Learning from a decade of anniversaries

By Jude Collins

I t’s started. And you’ll hear lots more of it over the coming years. DUP Minister for Social Development Nelson McCausland said this week he’s prepared to consider participating in activities relating to the commemoration of the Easter Rising. No, Virginia, he did not say he would wear a beret and snap a salute outside the GPO. But he did say he’d be prepared to go on a panel or engage in a discussion about Easter 1916, as part of the centenary activities marking that event.

At this point I should confess a personal interest. I’m working on a book of interviews relating to three of the big centenaries – the signing of the Ulster Covenant,  Easter 1916 and the Battle of the Somme. So I’m particularly alert when someone pipes up on the subject. Another example: last Saturday morning in Belfast Central Library I ran into Sinn Féin’s Tom Hartley. He tells me he’s taking part in a panel discussion next month on the signing of the Covenant. And I gather they had a thing about centenaries in Belfast City Hall recently. So there does seem to be a willingness on all sides to at least acknowledge that these big events occurred.

That’s good. Because such landmarks carry a lot of emotional cargo that prompts all sorts of questions. I’m old enough  to remember the 50th anniversary of the Easter Rising (dear God – did I really say that?).  Telefis éireann, as it was then, had a range of programmes about the leaders of the Rising and what happened during those fateful days, and the viewing figures were massive. In fact, you’ll get those who claim  that  the marking the 50th anniversary of the Rising reawakened a dormant nationalism in the Irish people, and that the events from 1968 on can be laid at the anniversary’s door.

Whether that’s truth or rubbish, or something in between, you can be sure that the commemoration of the signing of the Ulster Covenant later this year will aim to deepen a sense of unionism among the unionist people. Likewise, the Easter 1916 commemorations four years down the road will aim to… I was going to say “deepen a sense of nationalism among the nationalist/republican people”  but it’s actually more complicated than that.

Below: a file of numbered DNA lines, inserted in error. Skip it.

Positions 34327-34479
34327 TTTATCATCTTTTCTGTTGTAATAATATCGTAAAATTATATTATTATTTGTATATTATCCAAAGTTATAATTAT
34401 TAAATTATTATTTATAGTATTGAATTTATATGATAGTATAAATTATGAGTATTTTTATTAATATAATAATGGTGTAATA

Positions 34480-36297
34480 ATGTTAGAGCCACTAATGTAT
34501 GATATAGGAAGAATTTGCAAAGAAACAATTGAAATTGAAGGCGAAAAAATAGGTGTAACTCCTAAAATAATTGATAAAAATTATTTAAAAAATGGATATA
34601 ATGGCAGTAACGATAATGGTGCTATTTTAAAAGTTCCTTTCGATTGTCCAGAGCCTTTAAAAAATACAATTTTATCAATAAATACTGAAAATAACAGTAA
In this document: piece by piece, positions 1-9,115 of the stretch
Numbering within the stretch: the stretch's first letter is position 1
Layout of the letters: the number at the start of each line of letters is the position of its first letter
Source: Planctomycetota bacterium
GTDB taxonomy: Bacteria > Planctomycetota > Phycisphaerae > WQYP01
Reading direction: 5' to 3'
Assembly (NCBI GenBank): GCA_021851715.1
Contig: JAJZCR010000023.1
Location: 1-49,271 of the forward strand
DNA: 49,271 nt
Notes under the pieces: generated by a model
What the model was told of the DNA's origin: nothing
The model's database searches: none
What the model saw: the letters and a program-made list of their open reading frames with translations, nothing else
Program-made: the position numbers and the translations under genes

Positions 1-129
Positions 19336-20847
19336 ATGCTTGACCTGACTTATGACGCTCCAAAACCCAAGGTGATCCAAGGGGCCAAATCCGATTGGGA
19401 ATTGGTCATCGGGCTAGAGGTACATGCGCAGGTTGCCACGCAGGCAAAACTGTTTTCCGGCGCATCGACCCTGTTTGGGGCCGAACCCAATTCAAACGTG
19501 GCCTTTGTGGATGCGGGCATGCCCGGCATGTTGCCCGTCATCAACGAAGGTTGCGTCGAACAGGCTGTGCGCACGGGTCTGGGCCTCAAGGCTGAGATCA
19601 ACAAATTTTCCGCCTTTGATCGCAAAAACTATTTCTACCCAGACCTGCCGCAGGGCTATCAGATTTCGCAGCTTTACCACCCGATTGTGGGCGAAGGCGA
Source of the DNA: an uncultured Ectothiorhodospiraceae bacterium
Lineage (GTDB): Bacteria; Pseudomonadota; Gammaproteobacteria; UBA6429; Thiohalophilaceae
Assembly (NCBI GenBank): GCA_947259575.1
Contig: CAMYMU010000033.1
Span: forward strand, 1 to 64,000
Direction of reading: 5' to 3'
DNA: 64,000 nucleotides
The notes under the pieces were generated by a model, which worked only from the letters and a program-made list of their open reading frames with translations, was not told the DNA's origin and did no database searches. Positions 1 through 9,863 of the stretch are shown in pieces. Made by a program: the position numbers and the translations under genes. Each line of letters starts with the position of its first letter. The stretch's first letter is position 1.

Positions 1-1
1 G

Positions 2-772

Talking to unionists, I find the tendency is towards celebration of the signing of the Covenant. They may not use that word, but that’s the thrust of it, and you’re usually reminded that some of those signing it used not ink but their own blood. (Note to self: check accuracy and frequency of said blood-signing.) In contrast, among people who could be loosely described as nationalist, there’s a tendency to push away suggestions of celebration and a willingness to analyse and consider the centenaries and their meaning for today.

This more open attitude strikes me as commendable, even if it brings its own dangers. Remembering major events will be more productive if we postpone having a warm emotional bath in them and opt instead to scrutinise and maybe learn. For example, is there such a  thing as a  “betrayal of the past”? Do the things that were said and written and done a hundred years ago have the same meaning now? Take the signing of the Ulster Covenant, which expressed a unionist determination to keep at least part of Ireland in the United Kingdom. Does it have a different meaning now that Alex Salmond and a lot of other Scottish people are doing their damnedest to elbow their way out of that same Union? Or the Easter Rising. Do the words of the Proclamation have a different meaning now that the South has handed over what limited sovereignty it had to the EU/IMF?  And in the North – where do the Good Friday Agreement and power-sharing fit into the notion of Ireland “striking for her freedom”? Do Carson’s words  make sense now? Do Pearse’s? Or is even asking the questions Alliance Party talk? Answers on a postcard, please.

Blog: judecollins.com

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